Why?

Changing lightbulbs is perhaps the easiest way to save energy in the home and can deliver significant savings.

What?

Incandescent lightbulbs are still very common in homes, especially in recessed spotlights (halogen bulbs). They are very cheap to buy but extremely inefficient, wasting 98% of the energy they use as heat. As a result they are expensive to run and may only last a year or two before needing replacement.

Energy-saving lightbulbs are available in two main types – compact fluorescent bulbs and the newer LED bulbs.

Compact fluorescent bulbs are much more efficient than incandescent bulbs and are now relatively cheap to buy. On the downside, they can be slow to reach full brightness and some types can look a little utilitarian. They also do not always last as long as predicted especially in enclosed fittings where they can overheat. Typical lifetimes are 4-8 years.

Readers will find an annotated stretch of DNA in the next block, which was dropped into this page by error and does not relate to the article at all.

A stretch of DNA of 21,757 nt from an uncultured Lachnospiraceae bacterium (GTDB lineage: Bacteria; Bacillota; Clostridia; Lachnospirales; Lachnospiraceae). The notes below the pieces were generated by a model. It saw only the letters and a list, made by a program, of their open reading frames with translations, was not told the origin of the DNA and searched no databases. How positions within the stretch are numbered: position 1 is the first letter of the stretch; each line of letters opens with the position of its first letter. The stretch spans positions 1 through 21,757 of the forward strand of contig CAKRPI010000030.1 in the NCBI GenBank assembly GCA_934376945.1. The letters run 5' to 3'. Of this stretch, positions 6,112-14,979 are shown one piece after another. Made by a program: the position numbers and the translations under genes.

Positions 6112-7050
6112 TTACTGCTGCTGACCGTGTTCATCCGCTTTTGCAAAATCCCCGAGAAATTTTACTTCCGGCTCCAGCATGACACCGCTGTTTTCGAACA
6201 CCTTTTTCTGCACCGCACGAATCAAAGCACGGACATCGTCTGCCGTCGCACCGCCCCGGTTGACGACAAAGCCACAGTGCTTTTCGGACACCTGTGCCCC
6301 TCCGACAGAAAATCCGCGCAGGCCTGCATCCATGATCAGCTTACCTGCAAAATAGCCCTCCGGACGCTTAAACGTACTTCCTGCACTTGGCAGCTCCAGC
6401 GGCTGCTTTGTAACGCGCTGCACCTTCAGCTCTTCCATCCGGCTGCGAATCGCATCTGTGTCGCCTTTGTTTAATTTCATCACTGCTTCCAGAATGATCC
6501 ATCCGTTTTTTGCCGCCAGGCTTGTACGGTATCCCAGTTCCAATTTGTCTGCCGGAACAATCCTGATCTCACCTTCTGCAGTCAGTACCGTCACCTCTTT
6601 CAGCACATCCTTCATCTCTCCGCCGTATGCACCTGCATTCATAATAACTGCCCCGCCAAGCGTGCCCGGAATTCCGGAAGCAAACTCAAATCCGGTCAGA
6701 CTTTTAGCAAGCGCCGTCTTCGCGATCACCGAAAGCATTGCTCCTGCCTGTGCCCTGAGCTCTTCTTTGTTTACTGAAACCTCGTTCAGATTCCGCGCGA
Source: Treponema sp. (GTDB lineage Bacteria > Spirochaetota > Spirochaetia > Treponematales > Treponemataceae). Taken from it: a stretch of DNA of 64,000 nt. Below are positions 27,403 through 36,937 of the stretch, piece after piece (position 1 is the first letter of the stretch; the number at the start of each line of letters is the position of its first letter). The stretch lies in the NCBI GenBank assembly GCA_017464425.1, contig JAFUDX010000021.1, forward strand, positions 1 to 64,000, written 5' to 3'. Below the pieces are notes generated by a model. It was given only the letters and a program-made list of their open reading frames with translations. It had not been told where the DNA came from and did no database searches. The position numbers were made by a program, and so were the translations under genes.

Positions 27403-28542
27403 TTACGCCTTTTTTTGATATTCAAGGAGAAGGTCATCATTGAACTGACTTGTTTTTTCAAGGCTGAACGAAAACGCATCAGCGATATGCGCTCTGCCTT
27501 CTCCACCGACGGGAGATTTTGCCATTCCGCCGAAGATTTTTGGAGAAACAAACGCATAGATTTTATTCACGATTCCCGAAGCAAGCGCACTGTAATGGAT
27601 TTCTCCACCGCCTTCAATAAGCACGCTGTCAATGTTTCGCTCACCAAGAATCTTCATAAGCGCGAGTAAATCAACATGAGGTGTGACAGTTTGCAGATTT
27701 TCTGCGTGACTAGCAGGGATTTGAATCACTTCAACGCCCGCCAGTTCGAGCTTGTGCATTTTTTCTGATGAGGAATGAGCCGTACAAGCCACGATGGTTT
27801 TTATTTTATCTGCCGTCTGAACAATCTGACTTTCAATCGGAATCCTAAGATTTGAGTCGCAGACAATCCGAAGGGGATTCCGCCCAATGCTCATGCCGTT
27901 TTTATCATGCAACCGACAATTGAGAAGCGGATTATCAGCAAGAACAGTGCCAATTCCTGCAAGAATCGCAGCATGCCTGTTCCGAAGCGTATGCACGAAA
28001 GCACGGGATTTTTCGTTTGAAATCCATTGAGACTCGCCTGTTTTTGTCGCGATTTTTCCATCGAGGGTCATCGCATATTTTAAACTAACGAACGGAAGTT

LED bulbs are even more efficient than compact fluorescent bulbs and have the advantages of switching on immediately at full brightness as well as resembling traditional bulbs more closely. LED bulbs are available in a variety of colour temperatures, with "warm white" bulbs being closest to incandescent bulbs in tone. Neutral and cool/daylight white bulbs are also available, but these can look stark and clinical in the home environment. Early LED bulbs could not be used with dimmers, but newer ones can be. Typical lifetimes are 15-25 years.

Costs and savings

Good quality bulbs are available from around £5 upwards. It's worth sticking with well-known lighting brands (e.g. Osram, Sylvania, Philips and Megaman) for quality and reliability.

When replacing incandescent bulbs you can expect to save around £5 per year for a light used for 3 hours a night on average. Therefore replacement bulbs can pay for themselves in as little as one year.

WinACC November 2014

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